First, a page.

Screening and background checks. Arkansas, Colorado, Massachusetts, Nevada and Virginia addressed screening and background checks for foster parents.

Other. Connecticut required reporting on children with identified adults who may serve as permanency resources. Nevada authorized the storage of firearms in family foster homes and allowed law enforcement to carry a firearm in the presence of children in care.

Health and Mental/Behavioral Health, Substance Abuse

Twenty-two states enacted approximately 39 bills related to health, mental/behavioral health and substance abuse.

Arkansas required investigative interviews with a health care provider in cases where a healthcare provider reports child abuse or neglect. California, New Mexico and Washington addressed the administration and oversight of psychotropic medications. California legislation provided specified rights for children who are prescribed psychotropic medications; required a foster care public health nurse to monitor and oversee a foster child’s use of psychotropic medications, provided training for the nurses; and, allowed group foster homes to use psychotropic medications under specified conditions.  The department is also required to collect data related to psychotropic medication use by children and youth in care and to identify group homes that have high levels of use, through confidential discussions with former group home residents and medical personnel.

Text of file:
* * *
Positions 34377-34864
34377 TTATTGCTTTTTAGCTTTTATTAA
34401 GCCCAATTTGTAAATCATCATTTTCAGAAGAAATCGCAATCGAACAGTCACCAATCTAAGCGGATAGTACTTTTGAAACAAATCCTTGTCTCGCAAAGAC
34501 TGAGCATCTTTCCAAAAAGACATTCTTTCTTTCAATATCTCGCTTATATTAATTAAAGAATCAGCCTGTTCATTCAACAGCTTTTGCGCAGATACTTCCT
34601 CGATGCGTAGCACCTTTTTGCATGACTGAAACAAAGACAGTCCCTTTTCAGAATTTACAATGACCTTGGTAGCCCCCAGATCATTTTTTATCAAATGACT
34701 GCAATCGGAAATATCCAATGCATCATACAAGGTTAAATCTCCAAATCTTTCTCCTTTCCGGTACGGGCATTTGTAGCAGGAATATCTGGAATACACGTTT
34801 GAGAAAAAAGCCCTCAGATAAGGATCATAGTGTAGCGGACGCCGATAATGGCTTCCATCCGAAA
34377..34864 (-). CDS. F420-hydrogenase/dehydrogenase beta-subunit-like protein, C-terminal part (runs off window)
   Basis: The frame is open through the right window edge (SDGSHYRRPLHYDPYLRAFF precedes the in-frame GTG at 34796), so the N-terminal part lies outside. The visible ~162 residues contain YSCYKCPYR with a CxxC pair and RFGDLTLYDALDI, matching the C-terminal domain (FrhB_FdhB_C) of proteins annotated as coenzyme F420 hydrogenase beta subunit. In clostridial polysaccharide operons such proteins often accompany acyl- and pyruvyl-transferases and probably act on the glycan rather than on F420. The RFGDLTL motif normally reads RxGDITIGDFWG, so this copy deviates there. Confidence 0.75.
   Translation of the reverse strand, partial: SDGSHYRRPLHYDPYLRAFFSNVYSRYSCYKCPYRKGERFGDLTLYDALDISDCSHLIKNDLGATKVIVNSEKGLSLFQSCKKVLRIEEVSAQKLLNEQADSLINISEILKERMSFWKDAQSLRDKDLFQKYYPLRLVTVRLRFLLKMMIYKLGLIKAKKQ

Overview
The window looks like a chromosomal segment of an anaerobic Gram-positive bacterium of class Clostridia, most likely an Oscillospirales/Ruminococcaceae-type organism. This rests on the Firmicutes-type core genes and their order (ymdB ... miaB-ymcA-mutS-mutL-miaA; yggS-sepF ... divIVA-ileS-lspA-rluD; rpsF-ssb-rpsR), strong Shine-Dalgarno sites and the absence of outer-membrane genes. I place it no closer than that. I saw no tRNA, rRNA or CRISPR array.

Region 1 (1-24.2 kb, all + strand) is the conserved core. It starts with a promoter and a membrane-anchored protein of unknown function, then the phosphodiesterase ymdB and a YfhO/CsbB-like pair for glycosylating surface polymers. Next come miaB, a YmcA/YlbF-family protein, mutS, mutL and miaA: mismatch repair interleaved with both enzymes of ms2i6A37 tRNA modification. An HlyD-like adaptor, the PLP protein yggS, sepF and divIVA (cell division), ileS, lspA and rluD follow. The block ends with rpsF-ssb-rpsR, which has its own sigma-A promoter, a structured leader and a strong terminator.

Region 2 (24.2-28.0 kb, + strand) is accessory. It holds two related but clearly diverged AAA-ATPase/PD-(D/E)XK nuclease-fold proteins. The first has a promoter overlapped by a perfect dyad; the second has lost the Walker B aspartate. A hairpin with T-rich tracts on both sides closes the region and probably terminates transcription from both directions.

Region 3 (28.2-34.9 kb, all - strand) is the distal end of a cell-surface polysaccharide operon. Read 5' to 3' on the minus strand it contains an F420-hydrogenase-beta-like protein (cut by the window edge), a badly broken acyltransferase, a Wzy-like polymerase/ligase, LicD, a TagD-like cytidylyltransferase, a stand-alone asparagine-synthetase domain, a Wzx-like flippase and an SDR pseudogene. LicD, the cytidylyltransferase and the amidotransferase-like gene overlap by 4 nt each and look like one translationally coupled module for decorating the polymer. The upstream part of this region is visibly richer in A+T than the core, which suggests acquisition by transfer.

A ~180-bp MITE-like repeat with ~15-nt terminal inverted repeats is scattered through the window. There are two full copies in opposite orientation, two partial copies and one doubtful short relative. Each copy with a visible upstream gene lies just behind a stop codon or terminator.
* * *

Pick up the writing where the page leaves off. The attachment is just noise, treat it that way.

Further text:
Montana lawmakers created a pilot project to improve outcomes for the children’s mental health system and an interim study of evidence- based outcomes. North Dakota created a task force on substance exposed newborns and required a report to the legislature. The task force is charged with researching the impact of substance abuse and neonatal withdrawal syndrome; collecting data on costs associated with treating expectant mothers and newborns suffering from withdrawal substance abuse; and, identifying and evaluating programs for mothers and newborns suffering from addiction.

 Rhode Island mandated a transition plan for all older children under the family court’s jurisdiction and who are developmentally delayed or seriously emotionally disturbed, which addresses housing, support services, health insurance and education. Tennessee required certain health, educational, mental and behavioral health information be disclosed to adoptive families.  Washington legislators directed the Health Care Authority to establish an integrated managed health and behavioral health plan for foster children.

Kinship Care